CONTACT:  Michele Clark
Communications Coordinator

Vol. 45, No. 111
Dec. 5, 2011

State Seeks Input on Draft NCLB Flexibility Request

Application to U.S. Department of Education is due Feb. 21

The Department of Elementary and Secondary Education received the go-ahead from the State Board of Education during its Dec. 1-2 meeting to solicit public input to a draft document which could become Missouri’s flexibility waiver application for the federal No Child Left Behind Act (NCLB) of 2001.

The U.S. Department of Education is inviting each state education agency to voluntarily submit an alternate proposal that would provide state and local education leaders with flexibility regarding specific requirements of NCLB.

In October, Missouri education officials expressed their interest in submitting a proposal.  The waiver would allow states to exchange federal regulatory, administrative and reporting requirements for comprehensive state-developed plans designed to improve educational outcomes for all students.

“Upon in-depth review, we believe the application criteria align very closely with our Top 10 by 20 plan,” said Margie Vandeven, assistant commissioner with the Missouri Department of Elementary and Secondary Education.  “This could be an opportunity for the state to put forward a better plan – Missouri's plan – to fulfill federal requirements.”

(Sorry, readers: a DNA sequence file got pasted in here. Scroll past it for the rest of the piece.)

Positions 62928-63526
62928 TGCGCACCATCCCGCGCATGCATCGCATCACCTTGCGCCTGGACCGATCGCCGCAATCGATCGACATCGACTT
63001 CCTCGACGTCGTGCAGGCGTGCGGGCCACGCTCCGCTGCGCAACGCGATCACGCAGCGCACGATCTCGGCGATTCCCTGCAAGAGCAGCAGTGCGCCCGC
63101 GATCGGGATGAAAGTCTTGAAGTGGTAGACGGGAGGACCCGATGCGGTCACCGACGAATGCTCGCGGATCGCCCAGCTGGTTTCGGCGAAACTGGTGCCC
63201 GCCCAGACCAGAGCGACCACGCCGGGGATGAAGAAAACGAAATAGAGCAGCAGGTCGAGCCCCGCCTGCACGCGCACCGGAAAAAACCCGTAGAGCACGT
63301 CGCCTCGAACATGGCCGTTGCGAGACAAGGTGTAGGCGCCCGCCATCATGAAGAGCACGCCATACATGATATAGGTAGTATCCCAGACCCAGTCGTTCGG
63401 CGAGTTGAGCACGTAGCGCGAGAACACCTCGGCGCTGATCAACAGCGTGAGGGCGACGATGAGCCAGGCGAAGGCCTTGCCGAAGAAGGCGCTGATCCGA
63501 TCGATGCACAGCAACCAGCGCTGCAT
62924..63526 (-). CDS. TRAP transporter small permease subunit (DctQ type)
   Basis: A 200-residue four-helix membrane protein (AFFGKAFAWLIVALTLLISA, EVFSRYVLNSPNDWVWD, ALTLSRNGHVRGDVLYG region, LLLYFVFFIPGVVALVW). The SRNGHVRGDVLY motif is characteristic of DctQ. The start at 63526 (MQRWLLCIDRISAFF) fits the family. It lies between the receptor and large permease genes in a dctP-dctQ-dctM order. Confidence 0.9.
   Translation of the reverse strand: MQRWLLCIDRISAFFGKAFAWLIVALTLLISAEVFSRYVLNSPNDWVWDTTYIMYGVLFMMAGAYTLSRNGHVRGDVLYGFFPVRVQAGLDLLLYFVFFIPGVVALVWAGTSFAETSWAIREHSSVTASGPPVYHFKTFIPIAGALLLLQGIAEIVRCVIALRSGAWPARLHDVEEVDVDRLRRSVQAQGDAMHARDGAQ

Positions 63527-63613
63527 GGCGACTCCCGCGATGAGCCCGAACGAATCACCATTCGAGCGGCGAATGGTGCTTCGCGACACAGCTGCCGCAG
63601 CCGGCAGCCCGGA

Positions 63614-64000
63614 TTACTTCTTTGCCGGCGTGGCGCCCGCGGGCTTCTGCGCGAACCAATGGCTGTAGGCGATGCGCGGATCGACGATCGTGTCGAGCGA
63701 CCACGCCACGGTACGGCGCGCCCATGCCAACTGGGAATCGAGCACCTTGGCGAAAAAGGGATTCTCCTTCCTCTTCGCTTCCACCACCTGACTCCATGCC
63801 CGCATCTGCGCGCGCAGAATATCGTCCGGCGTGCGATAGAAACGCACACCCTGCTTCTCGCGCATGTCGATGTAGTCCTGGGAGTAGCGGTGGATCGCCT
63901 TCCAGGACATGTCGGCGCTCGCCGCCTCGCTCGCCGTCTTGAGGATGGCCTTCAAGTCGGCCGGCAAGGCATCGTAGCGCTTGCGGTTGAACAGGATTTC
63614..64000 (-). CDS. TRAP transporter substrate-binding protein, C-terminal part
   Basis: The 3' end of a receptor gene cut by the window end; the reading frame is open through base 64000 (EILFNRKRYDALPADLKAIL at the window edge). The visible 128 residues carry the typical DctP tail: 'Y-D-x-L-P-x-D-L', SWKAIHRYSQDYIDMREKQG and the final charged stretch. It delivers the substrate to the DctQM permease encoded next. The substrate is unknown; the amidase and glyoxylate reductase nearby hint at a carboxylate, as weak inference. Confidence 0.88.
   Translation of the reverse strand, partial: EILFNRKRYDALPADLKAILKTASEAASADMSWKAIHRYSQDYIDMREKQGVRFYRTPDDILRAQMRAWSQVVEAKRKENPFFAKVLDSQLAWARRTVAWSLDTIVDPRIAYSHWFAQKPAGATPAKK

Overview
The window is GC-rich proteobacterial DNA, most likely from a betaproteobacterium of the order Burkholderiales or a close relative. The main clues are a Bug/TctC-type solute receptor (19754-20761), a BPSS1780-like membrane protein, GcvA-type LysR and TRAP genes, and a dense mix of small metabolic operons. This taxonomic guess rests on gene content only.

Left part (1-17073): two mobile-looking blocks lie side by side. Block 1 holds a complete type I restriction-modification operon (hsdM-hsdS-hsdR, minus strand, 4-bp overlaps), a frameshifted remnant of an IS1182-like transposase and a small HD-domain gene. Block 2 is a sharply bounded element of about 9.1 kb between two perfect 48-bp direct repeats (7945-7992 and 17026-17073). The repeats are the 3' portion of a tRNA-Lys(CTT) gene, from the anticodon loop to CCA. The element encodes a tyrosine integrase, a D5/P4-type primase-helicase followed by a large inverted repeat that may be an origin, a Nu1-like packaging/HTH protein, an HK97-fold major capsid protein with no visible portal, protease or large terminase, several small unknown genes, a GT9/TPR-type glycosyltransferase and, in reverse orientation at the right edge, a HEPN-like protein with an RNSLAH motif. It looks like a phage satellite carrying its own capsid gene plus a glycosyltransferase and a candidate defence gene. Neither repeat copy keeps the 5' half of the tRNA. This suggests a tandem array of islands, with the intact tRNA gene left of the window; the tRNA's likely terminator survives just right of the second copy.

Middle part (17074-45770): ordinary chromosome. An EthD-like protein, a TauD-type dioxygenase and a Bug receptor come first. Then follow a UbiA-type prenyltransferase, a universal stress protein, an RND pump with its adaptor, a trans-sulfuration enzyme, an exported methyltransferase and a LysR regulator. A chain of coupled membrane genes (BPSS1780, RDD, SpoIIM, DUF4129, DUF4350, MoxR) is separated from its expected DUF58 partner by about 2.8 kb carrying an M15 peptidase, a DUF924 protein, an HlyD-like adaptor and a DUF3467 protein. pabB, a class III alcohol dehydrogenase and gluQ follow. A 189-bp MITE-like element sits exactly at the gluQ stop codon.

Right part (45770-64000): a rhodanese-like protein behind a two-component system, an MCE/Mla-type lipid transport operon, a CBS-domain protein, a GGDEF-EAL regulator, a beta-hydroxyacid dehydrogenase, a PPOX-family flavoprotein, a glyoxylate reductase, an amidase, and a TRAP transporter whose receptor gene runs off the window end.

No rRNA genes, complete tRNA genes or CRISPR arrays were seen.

The state education department is now inviting the public to review the draft and provide input.  A recorded online presentation introduces the waiver application and the three principles addressed in the criteria:

  • College- and career-ready expectations for all students
  • State-developed differentiated recognition, accountability and support
  • Support for effective instruction and leadership

“We will collect feedback until Jan. 5, then make revisions as necessary before taking the waiver application to the State Board for consideration on Jan. 17,” Vandeven said.

The application deadline is Feb. 21 for states seeking flexibility for the 2012-13 school year.  States that do not successfully apply for a waiver must operate under the provisions of the current Elementary and Secondary Education Act until it is reauthorized by Congress.